Plastinated specimens are publicly displayed for the first time at the National Science Museum in Tokyo. The exhibition is surprisingly successful – it is visited by more than 450,000 people in only four months.

2000

Thanks to innovative developments of polymers, mechanically robust vessel configurations can be produced, i.e. synthetic casts of vessel systems. They are also called "corrosion specimens", because in the process of production surrounding soft tissues are usually corroded away with enzymes or acids.

2004

The BODY WORLDS exhibition is displayed at the California Science Center in Los Angeles for the first time. With further exhibitions in renowned science centers, BODY WORLDS exhibitions inspire visitors in North America and beyond.

2008

New developments allow for plastinated body slices to be colored as needed for optimal teaching. Coloration allows for never before seen distinctions between the various body tissues such as tight connective tissue and musculature or skin and subcutaneous tissue.

2010

Plastination entered new dimensions with the plastination of the first large animal, an elephant known as “Samba.” After completing the world’s first specimen of its kind, Dr Gunther von Hagens and curator Dr Angelina Whalley created a new exhibition BODY WORLDS of Animals, internationally known as ANIMAL INSIDE OUT.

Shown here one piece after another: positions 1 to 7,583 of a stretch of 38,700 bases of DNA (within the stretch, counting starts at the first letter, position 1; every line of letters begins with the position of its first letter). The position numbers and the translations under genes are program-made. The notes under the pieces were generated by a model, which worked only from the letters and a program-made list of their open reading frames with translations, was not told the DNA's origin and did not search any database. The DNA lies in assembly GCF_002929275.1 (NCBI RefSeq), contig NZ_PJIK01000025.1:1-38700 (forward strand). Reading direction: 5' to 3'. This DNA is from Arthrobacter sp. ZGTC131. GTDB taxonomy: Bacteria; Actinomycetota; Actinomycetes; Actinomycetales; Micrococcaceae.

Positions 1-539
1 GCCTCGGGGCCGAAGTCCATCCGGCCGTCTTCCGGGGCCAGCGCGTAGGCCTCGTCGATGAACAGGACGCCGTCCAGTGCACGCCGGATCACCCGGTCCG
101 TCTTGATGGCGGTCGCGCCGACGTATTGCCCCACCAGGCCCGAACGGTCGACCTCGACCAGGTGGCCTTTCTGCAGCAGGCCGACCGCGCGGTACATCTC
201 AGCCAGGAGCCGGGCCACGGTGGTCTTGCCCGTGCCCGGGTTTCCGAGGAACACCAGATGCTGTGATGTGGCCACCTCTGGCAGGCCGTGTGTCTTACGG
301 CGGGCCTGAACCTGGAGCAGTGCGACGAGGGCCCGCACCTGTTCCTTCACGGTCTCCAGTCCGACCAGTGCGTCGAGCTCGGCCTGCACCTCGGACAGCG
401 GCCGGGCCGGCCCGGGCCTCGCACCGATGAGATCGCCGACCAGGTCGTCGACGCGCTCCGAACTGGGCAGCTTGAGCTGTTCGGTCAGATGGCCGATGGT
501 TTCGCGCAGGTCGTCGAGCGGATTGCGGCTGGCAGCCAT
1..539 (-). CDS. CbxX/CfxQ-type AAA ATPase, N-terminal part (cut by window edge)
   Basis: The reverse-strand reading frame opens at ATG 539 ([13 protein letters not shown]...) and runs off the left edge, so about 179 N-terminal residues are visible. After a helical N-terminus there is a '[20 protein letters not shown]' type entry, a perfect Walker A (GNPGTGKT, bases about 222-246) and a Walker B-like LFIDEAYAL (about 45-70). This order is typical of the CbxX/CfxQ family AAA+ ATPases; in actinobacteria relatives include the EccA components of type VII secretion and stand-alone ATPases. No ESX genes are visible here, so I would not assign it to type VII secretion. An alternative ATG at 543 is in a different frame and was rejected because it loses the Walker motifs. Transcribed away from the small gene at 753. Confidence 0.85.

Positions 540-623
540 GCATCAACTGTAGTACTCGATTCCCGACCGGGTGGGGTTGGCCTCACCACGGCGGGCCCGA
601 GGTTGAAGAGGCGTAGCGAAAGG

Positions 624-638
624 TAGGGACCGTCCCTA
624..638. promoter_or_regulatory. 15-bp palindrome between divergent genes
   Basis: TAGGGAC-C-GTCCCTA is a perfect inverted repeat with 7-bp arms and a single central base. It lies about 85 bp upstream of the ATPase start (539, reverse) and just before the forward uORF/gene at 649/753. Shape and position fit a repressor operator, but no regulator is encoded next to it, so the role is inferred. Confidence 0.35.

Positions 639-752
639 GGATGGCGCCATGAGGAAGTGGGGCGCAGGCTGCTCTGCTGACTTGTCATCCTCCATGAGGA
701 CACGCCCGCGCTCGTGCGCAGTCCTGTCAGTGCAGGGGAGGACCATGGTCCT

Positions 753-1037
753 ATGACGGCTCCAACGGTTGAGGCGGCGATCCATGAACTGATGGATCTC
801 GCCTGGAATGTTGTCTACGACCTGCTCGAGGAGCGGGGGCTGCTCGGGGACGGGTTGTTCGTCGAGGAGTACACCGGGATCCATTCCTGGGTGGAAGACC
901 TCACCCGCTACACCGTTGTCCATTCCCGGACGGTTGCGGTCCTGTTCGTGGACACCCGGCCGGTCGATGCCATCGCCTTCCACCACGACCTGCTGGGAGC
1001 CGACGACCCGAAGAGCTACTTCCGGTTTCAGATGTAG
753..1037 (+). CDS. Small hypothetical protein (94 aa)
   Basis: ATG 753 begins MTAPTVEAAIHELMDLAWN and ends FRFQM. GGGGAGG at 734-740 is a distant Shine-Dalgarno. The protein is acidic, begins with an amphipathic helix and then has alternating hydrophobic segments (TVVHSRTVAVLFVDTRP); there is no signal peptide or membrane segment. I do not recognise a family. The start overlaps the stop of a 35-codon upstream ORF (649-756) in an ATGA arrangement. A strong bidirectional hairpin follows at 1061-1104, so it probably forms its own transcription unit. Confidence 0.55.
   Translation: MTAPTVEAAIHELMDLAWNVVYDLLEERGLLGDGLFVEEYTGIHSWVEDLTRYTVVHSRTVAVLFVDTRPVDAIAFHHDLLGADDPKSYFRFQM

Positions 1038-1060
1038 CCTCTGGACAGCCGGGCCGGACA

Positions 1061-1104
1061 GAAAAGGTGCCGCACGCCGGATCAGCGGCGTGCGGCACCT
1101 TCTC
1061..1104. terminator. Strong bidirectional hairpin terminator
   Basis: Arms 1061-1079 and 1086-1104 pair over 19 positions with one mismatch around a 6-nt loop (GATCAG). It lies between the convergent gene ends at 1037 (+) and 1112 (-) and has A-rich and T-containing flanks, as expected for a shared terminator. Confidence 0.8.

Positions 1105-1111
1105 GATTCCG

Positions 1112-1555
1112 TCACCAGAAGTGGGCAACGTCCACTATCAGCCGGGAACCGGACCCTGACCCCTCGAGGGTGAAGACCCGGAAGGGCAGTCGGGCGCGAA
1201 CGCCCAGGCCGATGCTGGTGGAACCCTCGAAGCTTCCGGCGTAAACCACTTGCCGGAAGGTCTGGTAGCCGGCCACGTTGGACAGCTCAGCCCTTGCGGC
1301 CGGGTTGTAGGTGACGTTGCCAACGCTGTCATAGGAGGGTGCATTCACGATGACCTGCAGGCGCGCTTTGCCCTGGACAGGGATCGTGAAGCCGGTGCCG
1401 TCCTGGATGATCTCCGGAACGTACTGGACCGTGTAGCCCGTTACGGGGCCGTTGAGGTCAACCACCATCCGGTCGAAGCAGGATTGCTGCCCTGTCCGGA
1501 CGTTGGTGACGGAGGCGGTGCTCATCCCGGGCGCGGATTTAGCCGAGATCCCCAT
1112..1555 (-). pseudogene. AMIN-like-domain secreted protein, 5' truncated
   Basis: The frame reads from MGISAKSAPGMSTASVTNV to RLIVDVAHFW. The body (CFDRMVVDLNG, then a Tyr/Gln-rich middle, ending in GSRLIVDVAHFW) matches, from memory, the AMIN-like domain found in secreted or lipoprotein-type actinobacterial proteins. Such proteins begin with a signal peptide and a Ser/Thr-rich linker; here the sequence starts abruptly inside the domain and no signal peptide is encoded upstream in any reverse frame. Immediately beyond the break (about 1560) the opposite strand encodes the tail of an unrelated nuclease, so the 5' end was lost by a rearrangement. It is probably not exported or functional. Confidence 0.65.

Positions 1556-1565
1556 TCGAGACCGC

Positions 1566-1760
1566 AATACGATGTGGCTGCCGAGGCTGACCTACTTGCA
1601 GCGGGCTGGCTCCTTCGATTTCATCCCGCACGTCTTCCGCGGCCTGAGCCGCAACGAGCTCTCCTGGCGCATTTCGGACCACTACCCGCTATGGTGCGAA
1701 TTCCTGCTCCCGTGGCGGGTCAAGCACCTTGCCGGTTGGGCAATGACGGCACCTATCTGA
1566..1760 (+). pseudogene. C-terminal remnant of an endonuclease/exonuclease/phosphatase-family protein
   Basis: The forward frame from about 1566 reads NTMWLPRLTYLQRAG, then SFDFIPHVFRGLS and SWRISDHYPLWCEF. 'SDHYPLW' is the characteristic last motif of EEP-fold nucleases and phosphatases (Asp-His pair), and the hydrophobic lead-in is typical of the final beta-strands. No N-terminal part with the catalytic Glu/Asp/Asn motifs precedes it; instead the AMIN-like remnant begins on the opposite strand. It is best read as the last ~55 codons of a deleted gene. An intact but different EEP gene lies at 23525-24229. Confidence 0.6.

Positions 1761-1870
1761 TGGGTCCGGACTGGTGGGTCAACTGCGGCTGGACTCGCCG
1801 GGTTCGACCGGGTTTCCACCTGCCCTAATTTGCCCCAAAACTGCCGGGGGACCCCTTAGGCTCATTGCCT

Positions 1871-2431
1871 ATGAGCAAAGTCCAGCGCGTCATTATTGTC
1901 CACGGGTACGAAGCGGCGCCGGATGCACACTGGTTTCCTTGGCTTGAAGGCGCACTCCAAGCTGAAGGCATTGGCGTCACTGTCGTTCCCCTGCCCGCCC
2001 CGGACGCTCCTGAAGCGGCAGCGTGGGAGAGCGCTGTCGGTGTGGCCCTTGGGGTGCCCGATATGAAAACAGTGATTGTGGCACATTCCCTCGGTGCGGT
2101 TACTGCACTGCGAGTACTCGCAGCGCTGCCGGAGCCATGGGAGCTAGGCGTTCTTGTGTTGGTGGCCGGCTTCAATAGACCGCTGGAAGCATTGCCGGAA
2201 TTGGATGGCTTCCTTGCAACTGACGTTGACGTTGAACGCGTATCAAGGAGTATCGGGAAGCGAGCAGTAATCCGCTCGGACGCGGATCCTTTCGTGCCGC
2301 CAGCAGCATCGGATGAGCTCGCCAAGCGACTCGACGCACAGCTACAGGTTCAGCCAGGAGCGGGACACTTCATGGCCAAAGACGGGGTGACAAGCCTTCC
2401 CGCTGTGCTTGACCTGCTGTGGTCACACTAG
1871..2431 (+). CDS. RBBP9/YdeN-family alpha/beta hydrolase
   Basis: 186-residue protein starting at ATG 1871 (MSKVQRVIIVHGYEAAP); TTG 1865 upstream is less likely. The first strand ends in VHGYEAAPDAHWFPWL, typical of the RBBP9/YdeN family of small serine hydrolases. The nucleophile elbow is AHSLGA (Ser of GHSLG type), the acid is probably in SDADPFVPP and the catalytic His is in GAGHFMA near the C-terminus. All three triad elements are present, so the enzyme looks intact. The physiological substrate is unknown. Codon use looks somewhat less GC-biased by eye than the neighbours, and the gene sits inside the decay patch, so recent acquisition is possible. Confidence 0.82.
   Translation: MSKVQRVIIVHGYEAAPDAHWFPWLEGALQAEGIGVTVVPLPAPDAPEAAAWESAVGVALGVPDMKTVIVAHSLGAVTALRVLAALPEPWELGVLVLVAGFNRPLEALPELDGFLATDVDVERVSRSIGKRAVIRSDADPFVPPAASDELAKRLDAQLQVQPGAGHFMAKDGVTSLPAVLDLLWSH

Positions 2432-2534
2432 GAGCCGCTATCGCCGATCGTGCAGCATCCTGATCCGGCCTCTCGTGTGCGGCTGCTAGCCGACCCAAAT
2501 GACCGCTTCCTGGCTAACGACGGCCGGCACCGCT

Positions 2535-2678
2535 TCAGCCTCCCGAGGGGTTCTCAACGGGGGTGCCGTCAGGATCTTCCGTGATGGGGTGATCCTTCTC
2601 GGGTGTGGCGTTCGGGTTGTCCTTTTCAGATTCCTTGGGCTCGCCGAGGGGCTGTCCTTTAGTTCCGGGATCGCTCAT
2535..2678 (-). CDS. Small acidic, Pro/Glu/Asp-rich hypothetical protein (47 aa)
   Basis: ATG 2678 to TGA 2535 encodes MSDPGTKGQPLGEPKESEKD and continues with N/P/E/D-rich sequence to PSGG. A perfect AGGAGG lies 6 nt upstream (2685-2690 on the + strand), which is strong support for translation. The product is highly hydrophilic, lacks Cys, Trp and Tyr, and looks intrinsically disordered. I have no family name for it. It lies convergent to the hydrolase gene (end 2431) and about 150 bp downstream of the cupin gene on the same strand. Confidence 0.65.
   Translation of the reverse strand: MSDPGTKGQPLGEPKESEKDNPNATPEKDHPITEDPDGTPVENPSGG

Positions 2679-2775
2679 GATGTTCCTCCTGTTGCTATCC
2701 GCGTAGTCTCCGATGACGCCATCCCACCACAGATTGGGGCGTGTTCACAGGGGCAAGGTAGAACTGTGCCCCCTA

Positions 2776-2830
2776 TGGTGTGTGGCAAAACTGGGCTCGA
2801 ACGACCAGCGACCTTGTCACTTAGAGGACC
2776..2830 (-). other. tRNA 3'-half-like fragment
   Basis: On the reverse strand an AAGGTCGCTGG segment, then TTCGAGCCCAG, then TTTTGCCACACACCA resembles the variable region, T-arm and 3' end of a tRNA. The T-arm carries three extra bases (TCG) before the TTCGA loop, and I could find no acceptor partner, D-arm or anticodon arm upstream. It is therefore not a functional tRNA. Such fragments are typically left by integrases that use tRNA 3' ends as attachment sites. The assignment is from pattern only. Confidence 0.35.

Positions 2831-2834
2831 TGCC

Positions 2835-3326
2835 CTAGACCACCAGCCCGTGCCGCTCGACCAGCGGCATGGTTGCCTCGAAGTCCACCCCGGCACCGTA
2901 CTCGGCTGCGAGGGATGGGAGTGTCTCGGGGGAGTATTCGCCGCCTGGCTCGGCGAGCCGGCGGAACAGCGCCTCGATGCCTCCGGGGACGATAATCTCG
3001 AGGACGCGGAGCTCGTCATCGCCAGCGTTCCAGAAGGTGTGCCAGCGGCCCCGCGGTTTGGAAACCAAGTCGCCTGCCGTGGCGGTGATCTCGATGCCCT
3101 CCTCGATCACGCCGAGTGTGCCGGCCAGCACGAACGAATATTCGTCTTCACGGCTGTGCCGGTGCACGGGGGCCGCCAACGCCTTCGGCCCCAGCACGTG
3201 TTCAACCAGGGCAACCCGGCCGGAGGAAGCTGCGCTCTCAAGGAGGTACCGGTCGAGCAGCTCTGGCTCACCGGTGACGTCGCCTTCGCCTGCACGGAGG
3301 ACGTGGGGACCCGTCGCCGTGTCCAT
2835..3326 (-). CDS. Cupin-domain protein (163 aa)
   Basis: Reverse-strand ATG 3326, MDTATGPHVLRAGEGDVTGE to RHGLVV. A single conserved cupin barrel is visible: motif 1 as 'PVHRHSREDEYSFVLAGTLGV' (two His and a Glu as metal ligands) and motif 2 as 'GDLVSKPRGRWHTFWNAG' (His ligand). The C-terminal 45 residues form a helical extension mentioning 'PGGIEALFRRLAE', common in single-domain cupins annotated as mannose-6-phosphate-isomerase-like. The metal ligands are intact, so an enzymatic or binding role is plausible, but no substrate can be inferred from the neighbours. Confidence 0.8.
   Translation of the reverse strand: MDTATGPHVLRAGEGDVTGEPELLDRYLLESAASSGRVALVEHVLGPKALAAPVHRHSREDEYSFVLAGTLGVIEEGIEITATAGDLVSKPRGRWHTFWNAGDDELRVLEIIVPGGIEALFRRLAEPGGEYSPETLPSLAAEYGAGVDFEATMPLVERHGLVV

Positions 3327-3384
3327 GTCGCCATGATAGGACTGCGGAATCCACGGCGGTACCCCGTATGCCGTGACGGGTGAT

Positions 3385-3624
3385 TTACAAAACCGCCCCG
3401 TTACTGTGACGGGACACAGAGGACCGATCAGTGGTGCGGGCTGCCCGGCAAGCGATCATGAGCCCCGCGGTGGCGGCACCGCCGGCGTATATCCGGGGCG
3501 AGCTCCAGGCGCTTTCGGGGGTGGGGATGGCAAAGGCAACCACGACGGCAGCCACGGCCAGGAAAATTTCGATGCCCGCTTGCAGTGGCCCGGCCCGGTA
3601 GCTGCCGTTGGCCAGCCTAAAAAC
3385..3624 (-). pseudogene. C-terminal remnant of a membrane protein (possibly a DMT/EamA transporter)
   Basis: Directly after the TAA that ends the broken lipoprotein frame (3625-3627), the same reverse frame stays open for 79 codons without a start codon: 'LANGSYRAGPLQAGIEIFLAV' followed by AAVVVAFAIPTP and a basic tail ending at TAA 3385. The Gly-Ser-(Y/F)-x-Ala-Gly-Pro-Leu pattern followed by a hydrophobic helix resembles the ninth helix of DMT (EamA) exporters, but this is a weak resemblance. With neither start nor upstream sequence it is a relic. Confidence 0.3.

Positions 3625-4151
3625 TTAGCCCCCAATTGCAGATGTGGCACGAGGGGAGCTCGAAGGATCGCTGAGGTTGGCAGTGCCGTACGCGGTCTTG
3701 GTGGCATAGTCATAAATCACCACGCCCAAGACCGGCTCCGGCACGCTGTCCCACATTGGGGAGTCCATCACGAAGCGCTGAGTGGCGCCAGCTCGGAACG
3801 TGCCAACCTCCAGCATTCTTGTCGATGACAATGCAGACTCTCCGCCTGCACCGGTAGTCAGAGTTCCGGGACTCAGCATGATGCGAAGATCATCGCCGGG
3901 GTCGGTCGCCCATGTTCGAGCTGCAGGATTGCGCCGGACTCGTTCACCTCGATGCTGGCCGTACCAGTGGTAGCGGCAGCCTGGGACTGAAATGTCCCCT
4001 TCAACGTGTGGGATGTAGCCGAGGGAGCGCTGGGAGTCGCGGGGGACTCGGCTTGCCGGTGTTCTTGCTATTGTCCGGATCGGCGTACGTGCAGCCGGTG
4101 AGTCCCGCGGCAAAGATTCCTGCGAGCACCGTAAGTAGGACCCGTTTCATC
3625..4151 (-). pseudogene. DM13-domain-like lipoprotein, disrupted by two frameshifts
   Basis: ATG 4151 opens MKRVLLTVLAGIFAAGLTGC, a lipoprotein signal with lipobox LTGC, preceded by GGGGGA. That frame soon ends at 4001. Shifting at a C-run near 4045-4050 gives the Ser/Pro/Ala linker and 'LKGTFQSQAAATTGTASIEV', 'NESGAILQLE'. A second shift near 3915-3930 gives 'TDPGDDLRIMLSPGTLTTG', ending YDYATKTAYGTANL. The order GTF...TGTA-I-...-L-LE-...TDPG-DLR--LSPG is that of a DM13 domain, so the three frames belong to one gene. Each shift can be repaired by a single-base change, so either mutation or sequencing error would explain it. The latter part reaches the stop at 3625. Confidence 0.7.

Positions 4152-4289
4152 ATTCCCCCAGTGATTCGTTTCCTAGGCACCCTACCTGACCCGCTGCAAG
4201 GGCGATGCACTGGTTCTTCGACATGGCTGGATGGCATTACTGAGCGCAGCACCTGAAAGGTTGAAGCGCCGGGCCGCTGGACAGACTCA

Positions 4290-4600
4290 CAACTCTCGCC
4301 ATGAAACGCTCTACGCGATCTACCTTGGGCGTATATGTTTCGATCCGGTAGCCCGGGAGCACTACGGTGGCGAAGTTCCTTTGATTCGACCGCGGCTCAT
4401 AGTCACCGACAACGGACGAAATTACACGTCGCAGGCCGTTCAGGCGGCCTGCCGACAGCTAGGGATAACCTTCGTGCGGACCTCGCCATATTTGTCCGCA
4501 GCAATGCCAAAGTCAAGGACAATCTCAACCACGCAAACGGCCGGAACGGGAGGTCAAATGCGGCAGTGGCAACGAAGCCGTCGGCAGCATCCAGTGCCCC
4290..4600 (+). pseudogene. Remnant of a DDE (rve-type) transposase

2013

The Association of Science Technology Centers (ASTC) recognized Dr Gunther von Hagens inventor of the science of Plastination and creator of the BODY WORLDS anatomical exhibitions for lifetime achievement and outstanding contribution to the public understanding of science.

2017

A team of specialists at the Plastination center in Guben is dedicated to completing and producing unique and extraordinary orders for plastinates, including a 200 kg (440.9 lbs) blue whale heart for the Royal Ontario Museum.

Anatomy and Plastination Courses